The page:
What are my child support obligations in Arizona? Child support is one of the most complicated areas of Arizona family law and only an experienced attorney can effectively guide you through all of the rules and regulations that will apply to your individual case. The courts always look to the best interests of the child, but there is also the financial reality of each parent that must be taken into account. You can be on the hook for substantial sums of money if you do not seek the most qualified legal counsel. Your child support obligations will depend on whether or not you are the non-custodial parent. That is, if you are the parent who does not have physical custody of the child, you will have to pay support to the other parent to support the care of your children. When determining how much child support you owe, the courts will look at some of the following factors: The age of the children. You may have to pay more to take care of older children because the courts presume that older children require more resources and are more expensive to care for. Your income level. If your income level is near or below the poverty line, it is possible to have your child support obligations reduced in order to allow you a basic standard of living. Your costs may be offset depending on how much time the children spend with you. For example, if the children spend 3 days per week under your care, the amount you have to pay to the custodial parent who cares for the children the other 4 days of the week may be reduced. If you have other children with a person other than the custodial parent, your obligations may be reduced because you are forced to pay support on all of your children. This will vary from case to case and depend on your income level. In some cases, children that require particularized care may require you to pay more in child support. For example, a child with a handicap or autism may require special medical care, therapy, supervision and other forms of "extraordinary" support. This is a very general overview and cannot substitute for the advice and guidance of a qualified family attorney who understands the Arizona Child Support Guidelines and how they are applied in the Superior Courts of the Phoenix and Scottsdale area. How will the courts in Maricopa County calculate how much child support I owe? There are child support "models" that are used to calculate child support. The prevailing model is the Income Shares Model although there have been proposed changes to the child support system. In 2011 the Child Outcome Bases Support Model was proposed. The proposed guidelines have not gone into effect yet, but if they eventually do, the transition period will be quite complicated and you will need the advice of an attorney who is well versed in both systems. Child support is already quite technical and the same could be said of any changes to the way support is calculated. The Income Shares Model makes several presumptions in order to calculate monthly child support obligations. The model assumes that the total amount of child support should, for the most part, provide the same level of spending on each child as would occur if both parents and the children were living together. In order to do this, each parent is required to provide a proportionate amount of financial support to the child. The family court will take the following steps to calculate child support: Determine the duration that child support will have to be paid. There is a big difference between paying child support for a child who is a toddler and one who is 16. Calculate the gross income of each parent Factor in adjustments to the gross income of each parent for things such as child support payments for children from other relationships, alimony and other forms of "spousal maintenance" Determine the adjusted gross income Calculate a "basic" child support obligation Factor in any special costs such as private school, health insurance, specialized medical care, and other special needs to determine a "total" child support obligation The State of Arizona provides several child support calculators that you can use to get a general idea of how much you will owe. However, those tools are very general and an attorney with experience in complicated family matters can help you calculate those obligations in light of any recent changes in the law or child support enforcement. What if I was never married to the other parent? In most cases, child support orders will be decided when the parents are filing for and carrying out their divorce. However, an increasing number of Arizonans are having children out of wedlock. In these cases, you will be filing for child support independently of any other legal proceedings. Once the application for support has been filed, the process for unmarried applicants is the same as it is for couples who are simultaneously getting divorced. What if my ex is not making their child support payments? If you are in a situation where the other parent is not paying their obligated amounts, it is understandable that you will be frustrated and stressed because you will be absorbing all of those costs to care for your children. A family law attorney can help you pursue those funds and pursue a claim with Arizona's Division of Child Support Enforcement. There are numerous options available to make the other party pay their child support obligations, including: Suspension of their driver's license Having their employer withhold funds from their paycheck Securing liens against their personal and real property Having their arrearage show up in background checks for employment or applications for other benefits Whether you are receiving child support or paying it, it is in your best interest to have the guidance of an experienced family attorney. Your children deserve nothing less than everything that is owed to them and your attorney should be a passionate advocate for those rights. Call attorney Judd Nemiro for a free consultation!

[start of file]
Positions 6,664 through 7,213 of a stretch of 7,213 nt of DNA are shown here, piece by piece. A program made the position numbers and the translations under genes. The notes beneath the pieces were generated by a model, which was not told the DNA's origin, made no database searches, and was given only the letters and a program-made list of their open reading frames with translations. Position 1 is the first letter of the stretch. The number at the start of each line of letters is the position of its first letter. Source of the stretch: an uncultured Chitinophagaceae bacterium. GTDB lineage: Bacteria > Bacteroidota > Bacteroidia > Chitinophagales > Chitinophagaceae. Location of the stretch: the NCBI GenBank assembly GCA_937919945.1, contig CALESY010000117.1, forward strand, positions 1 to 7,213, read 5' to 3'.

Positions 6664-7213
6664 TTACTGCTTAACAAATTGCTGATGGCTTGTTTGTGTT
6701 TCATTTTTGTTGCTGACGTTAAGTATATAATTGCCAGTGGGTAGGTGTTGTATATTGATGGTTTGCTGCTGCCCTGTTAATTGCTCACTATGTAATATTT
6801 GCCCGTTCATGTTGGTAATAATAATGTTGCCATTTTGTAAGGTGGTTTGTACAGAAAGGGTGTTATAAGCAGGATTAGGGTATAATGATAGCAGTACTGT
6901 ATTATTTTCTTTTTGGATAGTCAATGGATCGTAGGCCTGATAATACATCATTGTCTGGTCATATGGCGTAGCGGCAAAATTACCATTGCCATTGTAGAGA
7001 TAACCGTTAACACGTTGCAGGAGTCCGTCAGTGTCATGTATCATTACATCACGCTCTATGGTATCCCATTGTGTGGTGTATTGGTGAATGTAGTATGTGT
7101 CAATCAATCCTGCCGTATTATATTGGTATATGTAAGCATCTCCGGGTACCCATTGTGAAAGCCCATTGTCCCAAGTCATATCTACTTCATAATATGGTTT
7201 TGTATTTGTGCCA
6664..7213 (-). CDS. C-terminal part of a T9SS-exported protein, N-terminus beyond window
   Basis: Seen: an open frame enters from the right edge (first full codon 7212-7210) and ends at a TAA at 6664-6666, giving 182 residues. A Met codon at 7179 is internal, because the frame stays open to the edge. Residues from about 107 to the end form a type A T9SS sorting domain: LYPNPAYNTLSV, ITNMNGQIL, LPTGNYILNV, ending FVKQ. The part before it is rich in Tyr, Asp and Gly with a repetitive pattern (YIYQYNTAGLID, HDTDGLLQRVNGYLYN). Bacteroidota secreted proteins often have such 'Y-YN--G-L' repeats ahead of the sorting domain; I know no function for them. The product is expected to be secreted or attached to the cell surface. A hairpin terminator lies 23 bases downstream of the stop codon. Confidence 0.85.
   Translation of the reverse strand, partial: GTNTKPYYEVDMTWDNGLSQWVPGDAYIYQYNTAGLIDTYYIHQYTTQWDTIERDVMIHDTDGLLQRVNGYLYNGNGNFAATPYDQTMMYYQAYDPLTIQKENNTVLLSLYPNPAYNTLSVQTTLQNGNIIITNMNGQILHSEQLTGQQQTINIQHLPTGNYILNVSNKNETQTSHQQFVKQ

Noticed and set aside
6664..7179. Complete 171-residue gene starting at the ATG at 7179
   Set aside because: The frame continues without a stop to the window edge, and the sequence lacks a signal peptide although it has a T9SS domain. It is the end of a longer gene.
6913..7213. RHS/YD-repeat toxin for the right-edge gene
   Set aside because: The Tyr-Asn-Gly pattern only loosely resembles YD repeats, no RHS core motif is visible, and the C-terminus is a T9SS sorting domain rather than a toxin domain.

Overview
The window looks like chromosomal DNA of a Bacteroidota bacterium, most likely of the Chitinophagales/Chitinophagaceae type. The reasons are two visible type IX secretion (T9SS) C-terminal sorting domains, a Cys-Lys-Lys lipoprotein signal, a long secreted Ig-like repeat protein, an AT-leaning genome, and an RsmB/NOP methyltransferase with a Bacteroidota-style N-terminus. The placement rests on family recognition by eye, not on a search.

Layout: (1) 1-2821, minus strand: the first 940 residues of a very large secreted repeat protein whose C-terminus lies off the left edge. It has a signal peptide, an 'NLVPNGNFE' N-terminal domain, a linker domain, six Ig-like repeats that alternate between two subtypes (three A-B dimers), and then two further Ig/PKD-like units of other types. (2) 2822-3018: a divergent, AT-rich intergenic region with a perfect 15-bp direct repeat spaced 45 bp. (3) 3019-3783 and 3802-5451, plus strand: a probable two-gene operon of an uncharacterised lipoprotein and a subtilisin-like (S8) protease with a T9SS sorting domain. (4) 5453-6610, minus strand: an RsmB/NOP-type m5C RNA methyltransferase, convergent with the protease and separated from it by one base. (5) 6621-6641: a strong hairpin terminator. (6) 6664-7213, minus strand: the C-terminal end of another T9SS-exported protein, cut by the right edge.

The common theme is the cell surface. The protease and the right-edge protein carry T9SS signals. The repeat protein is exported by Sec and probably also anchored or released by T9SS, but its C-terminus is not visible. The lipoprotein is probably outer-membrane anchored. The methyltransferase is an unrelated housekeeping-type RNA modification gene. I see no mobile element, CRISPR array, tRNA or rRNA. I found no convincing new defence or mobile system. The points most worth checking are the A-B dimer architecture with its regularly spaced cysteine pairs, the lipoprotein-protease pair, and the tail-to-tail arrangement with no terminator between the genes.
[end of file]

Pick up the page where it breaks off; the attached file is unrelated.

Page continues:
Jacob Iraj Kiani | Jan 27, 2014